Teamwork eludes Tigers early

With Stefhon Hannah sidelined by fouls, Missouri’s offense faded
Monday, January 8, 2007 | 12:00 a.m. CST; updated 3:56 p.m. CDT, Saturday, July 19, 2008

Missouri coach Mike Anderson often calls his Tigers “the ultimate team.” When he says that, he isn’t calling the Tigers the best team in college basketball. Instead, he means that his team has many different players that can contribute, that not one player is more important to Missouri’s success than any other.


MU guard Stefhon Hannah dribbles to the basket during the Tigers’ game against Iowa State on Saturday at Mizzou Arena. (IKURU KUWAJIMA/Missourian)

But when Stefhon Hannah left because of foul trouble in the first half of Saturday’s 66-65 loss to Iowa State, Anderson’s “ultimate team” was tested. And the results weren’t always positive.

When Hannah picked up his second foul with 13:16 left, Missouri led 12-9. Rather than immediately take Hannah out, Anderson chose to let him stay on the floor. While Hannah managed to avoid picking up his third foul, one that could have kept him out of the game for much of the second half, he did not change his style of play. Twice in the next minute-and-a-half, Hannah reached out for the basketball but was not called for a foul.

At the 12 minute time-out, Hannah was replaced and did not return until after halftime. Missouri, which led 15-11 at that point, scored only 10 points the rest of the half.

Without Hannah, one of the players Missouri hoped would handle the ball was freshman Keon Lawrence. But just three minutes after Hannah was taken out, Lawrence picked up his second foul. With both Hannah and Lawrence on the bench, the Tigers struggled, scoring only seven points in the last 8:24 of the half.

“You got to have guys that can create, and make shots,” Anderson said. “We just didn’t shoot well. That’s the bottom line. We had some looks, they just didn’t fall. Of course, Stefhon triggers a lot of what we do.”

Two possessions late in the first half showed how Missouri struggled offensively without two of its leading scorers. With 1:19 left in the half, Kalen Grimes was forced to shoot an off-balance 3-pointer to try to beat the shot clock. Grimes, who hadn’t attempted a 3-pointer before Saturday, sent his shot off the top of the backboard and out of bounds. To end the half, J.T. Tiller missed a 25-foot jumper off the backboard after letting the clock run down.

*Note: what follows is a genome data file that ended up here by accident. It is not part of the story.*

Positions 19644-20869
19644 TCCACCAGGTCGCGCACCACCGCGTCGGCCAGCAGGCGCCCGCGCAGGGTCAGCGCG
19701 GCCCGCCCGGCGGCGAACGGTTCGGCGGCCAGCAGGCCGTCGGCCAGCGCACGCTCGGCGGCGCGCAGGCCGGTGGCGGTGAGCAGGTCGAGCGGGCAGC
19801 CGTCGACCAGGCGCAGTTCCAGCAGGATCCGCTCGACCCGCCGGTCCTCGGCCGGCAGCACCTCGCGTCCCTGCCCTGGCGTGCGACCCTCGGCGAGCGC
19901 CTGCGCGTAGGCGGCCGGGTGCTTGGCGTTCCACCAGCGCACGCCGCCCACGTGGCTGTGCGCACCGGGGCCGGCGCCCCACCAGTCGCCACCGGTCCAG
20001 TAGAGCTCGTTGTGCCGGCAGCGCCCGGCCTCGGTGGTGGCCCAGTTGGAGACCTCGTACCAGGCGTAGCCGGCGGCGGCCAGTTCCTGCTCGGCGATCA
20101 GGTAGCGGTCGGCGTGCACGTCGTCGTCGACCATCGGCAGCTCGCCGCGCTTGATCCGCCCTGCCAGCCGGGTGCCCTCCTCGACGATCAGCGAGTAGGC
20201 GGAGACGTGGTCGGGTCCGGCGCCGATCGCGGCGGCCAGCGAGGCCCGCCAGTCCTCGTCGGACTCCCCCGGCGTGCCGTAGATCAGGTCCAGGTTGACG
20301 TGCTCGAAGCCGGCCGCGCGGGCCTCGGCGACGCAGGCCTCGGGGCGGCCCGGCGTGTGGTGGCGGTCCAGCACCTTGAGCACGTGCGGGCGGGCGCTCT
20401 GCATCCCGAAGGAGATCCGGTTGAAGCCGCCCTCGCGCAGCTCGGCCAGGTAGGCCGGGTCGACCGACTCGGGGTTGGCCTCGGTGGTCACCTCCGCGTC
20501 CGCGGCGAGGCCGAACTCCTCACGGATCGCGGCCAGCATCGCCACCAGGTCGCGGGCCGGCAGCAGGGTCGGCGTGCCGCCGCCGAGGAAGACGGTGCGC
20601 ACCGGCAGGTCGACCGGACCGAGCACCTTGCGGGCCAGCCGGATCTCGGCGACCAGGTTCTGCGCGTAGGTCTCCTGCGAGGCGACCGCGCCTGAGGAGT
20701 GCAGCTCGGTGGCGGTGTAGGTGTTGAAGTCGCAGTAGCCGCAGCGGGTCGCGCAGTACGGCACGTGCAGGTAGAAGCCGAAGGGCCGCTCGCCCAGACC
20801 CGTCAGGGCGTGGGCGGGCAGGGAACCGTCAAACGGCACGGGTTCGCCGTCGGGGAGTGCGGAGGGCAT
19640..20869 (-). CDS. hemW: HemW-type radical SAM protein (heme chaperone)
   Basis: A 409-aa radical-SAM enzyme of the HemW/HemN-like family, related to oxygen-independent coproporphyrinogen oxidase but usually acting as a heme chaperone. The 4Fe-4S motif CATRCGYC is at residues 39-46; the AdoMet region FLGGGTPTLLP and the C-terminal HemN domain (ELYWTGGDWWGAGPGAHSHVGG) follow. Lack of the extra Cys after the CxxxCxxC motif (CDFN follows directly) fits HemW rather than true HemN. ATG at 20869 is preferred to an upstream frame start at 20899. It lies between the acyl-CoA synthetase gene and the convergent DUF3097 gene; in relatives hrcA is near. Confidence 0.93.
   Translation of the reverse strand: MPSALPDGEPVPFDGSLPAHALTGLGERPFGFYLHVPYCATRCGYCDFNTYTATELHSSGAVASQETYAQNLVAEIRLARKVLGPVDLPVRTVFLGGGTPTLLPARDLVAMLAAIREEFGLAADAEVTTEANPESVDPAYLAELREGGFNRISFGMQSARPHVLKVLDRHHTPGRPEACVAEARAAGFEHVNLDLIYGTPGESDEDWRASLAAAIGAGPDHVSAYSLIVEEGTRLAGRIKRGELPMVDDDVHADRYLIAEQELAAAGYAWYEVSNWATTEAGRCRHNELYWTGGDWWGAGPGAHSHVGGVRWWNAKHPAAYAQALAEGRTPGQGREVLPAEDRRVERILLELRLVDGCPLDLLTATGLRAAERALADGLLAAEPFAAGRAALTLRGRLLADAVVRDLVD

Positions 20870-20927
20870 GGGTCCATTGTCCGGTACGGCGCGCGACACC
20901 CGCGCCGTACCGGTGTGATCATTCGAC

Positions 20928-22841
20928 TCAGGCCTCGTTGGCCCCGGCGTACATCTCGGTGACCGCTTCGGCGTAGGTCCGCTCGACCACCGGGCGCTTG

Both sequences came with Tiller, Grimes, Darryl Butterfield, Marcus Watkins and Matt Lawrence on the floor.

A LITTLE HELP?: For the first time this season. Missouri was unable to get more than 10 assists. Before Saturday’s seven assists, Missouri’s season-low was 11 against Purdue on Dec. 9. Through its first 13 games, Missouri was averaging 17.4 assists, which was fifth in the Big 12.

“A tell sign of our basketball team is we share the basketball. We had seven assists (Saturday). Seven,” Anderson said, emphasizing the second seven. “That’s probably an all-time low for any of my teams, seven assists. We’ve got to continue to improve.”

Hannah led the Tigers with three assists.

ON THE REBOUND: When Iowa State’s Wesley Johnson made the winning basket with 1.6 seconds left, it came when he tipped in a missed 3-pointer by guard Mike Taylor. Johnson’s decisive offensive rebound was the 14th Missouri allowed. The Tigers were also outrebounded 43-33 and allowed Johnson (13) and Cyclones center Jiri Hubalek (11) to get double-digit rebound totals. Anderson didn’t blame the Tigers’ rebounding problems on Iowa State’s size advantage.

“It was just a matter of going and getting it,” Anderson said. “I think the learning curve for this basketball team is just to understand the intensity, the magnitude of the game. That was the biggest difference. At halftime, we were behind, but in the second half you could really see the difference because neither team was shooting the ball great.”

The Tigers were outrebounded by five in both halves.

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